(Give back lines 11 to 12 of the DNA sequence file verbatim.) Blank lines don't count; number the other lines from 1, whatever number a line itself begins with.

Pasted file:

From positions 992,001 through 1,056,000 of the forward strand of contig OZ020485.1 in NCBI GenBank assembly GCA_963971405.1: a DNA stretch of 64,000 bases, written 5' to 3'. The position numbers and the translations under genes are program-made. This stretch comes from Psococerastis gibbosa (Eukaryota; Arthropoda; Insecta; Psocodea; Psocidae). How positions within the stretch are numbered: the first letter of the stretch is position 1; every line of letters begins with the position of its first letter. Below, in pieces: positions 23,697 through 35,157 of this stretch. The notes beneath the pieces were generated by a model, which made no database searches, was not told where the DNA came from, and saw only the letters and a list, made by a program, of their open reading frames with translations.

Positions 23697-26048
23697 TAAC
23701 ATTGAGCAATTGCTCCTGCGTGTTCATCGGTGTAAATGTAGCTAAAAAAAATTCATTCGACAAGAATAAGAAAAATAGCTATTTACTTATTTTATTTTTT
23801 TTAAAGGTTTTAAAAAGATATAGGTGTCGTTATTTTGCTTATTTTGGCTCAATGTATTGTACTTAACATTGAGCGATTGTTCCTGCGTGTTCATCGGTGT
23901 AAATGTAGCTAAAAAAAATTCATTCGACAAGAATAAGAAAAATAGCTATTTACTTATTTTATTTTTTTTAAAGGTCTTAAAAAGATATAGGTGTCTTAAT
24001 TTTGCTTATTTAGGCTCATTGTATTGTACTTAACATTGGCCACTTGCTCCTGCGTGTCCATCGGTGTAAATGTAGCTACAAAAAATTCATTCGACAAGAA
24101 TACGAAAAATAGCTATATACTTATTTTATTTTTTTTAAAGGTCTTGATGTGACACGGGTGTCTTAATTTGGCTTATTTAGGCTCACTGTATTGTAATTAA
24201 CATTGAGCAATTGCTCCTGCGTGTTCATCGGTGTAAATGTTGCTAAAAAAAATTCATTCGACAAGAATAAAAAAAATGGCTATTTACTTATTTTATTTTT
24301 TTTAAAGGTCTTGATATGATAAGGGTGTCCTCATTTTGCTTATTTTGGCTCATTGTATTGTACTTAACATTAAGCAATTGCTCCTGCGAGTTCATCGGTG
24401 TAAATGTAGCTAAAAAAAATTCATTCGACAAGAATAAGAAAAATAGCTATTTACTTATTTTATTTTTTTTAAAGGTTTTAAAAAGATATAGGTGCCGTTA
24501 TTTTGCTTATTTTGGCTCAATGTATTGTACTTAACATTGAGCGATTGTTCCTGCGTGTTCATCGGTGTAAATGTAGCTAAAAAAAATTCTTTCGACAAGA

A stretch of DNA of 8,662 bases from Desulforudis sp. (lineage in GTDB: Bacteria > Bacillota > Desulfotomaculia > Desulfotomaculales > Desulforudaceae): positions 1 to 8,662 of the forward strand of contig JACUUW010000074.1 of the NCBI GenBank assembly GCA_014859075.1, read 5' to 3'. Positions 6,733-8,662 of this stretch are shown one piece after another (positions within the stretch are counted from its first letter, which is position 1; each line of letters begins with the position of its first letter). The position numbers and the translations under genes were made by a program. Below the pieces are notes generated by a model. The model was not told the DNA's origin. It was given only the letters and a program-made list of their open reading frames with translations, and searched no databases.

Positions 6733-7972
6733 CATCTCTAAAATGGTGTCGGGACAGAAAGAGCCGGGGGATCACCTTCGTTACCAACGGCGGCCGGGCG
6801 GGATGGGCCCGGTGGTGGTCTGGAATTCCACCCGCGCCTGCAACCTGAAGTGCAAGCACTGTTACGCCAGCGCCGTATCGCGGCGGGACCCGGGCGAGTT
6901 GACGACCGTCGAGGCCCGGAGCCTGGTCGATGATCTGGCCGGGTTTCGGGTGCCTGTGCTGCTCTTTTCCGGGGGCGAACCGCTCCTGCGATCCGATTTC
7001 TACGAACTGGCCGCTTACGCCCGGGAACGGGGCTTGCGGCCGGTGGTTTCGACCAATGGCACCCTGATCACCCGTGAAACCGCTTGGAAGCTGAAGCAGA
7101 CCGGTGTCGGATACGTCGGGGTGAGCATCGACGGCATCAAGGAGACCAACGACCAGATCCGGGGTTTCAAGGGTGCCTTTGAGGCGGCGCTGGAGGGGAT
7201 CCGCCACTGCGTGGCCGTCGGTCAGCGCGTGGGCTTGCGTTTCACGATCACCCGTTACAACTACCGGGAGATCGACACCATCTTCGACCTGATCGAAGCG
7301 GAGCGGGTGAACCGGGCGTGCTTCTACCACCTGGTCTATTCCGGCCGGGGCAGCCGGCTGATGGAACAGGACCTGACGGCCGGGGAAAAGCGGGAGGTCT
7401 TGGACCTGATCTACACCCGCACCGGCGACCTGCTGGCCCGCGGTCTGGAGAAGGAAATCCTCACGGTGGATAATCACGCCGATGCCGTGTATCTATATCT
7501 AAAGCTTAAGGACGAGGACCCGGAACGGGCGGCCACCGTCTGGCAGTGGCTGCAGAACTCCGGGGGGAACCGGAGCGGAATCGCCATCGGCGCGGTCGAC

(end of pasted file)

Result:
24401 TAAATGTAGCTAAAAAAAATTCATTCGACAAGAATAAGAAAAATAGCTATTTACTTATTTTATTTTTTTTAAAGGTTTTAAAAAGATATAGGTGCCGTTA
24501 TTTTGCTTATTTTGGCTCAATGTATTGTACTTAACATTGAGCGATTGTTCCTGCGTGTTCATCGGTGTAAATGTAGCTAAAAAAAATTCTTTCGACAAGA